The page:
World Sepsis Day (WSD) on September 13 is a global initiative to raise public awareness of sepsis, a leading cause of death and disability for millions of people every year. World Sepsis Day was introduced by the Global Sepsis Alliance, a collaborative effort led by various organizations dedicated to increase the knowledge of sepsis.

As the COVID-19 pandemic continues to spread, sepsis awareness is as important as ever.

The WSD serves to educate people on sepsis, which is the most common pathway to death from most infectious diseases worldwide, including SARS-CoV-2, malaria, ebola, and more.


Sepsis – a global burden


48.900.000 people per year develop sepsis [1]

11.000.000 people die every year [1]


A study published in The Lancet in January 2020, estimate the global burden of sepsis in 2017 to be 48.9 million [95% uncertainty interval 38.9-62.9] incident cases and 11.0 million [10.1-12.0] deaths worldwide [1]. This is twice that thought previously [2] and is largely attributable to the far higher burden among people living in areas with a lower Socio-demographic Index (SDI), for whom data had previously been lacking.


The WHO resolution on sepsis


In May 2017, the World Health Organization (WHO) approved a resolution aimed at improving preventiondiagnosis and cure of sepsis. The resolution calls for governments and policy makers to improve policies and procedures related to sepsis, with particular focus on prevention of infection and limitation of further spread of antibiotic resistance. The WHO stresses the importance of raising public awareness of sepsis through proper communication of symptoms, causes and possible outcomes.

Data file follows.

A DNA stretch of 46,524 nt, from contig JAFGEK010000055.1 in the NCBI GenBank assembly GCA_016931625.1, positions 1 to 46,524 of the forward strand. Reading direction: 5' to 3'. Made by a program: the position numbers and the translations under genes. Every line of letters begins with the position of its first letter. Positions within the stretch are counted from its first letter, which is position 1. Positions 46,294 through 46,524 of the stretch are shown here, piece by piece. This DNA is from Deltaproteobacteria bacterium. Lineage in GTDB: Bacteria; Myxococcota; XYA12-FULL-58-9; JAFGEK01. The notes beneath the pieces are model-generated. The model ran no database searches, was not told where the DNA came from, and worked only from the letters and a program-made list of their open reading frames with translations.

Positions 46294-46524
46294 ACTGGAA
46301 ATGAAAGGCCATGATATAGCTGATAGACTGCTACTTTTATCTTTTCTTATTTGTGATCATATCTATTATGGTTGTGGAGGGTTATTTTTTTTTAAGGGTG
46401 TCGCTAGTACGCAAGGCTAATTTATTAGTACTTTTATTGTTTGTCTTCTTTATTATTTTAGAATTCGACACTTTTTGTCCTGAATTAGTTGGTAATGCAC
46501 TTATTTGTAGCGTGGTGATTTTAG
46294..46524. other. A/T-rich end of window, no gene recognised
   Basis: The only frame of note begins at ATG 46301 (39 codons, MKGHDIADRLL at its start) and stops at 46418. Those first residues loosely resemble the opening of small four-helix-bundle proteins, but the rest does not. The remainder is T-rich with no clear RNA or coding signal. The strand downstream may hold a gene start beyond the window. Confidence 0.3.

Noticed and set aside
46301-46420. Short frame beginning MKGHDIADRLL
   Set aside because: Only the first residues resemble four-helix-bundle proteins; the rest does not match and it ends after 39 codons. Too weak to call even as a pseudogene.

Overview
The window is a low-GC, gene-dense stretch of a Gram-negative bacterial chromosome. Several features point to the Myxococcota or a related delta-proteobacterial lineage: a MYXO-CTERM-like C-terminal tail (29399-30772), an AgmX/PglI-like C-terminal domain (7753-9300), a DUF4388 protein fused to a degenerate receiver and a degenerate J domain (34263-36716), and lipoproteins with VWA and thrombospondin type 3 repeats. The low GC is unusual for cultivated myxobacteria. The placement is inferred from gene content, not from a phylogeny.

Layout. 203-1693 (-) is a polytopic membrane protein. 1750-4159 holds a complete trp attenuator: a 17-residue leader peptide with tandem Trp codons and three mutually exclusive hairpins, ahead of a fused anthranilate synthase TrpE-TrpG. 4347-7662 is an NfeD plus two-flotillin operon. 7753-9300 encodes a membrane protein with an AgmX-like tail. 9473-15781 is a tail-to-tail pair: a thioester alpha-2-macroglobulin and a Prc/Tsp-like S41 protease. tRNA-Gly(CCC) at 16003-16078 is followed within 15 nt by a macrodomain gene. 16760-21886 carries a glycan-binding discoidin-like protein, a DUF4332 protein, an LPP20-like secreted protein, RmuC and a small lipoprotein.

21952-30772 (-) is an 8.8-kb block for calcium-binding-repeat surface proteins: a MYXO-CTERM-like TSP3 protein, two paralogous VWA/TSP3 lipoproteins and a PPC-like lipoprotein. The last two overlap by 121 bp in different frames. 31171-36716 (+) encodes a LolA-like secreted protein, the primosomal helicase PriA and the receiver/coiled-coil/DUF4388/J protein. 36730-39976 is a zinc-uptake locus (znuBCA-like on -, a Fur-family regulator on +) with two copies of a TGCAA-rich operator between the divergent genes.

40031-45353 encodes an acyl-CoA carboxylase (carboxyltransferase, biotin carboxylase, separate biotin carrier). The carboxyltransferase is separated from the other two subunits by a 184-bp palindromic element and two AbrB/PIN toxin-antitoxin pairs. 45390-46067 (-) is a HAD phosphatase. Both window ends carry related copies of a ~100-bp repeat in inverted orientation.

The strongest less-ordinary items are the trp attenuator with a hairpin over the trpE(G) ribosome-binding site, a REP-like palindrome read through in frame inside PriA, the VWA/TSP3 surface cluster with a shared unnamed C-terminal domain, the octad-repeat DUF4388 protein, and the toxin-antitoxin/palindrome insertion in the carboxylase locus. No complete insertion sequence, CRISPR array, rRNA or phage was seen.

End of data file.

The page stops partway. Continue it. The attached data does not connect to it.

In March 2018, the European Sepsis Alliance (ESA) was founded with the aim to raise awareness for sepsis as well as to reduce sepsis deaths in Europe. As part of the Global Sepsis Alliance, an international non-profit charity organization, ESA works with its members, governments, the European Union, the World Health Organization, and engaged individuals to change how sepsis is prioritized, diagnosed, and treated within Europe, as laid out by the WHO resolution on sepsis.



  1. Rudd, K.E., et al., Global, regional, and national sepsis incidence and mortality, 1990-2017: analysis for the Global Burden of Disease Study. Lancet, 2020. 395(10219): p. 200-211. (Pubmed)
  2. Fleischmann, C., et al., Assessment of Global Incidence and Mortality of Hospital-treated Sepsis. Current Estimates and Limitations. Am J Respir Crit Care Med, 2016. 193(3): p. 259-72. (Pubmed)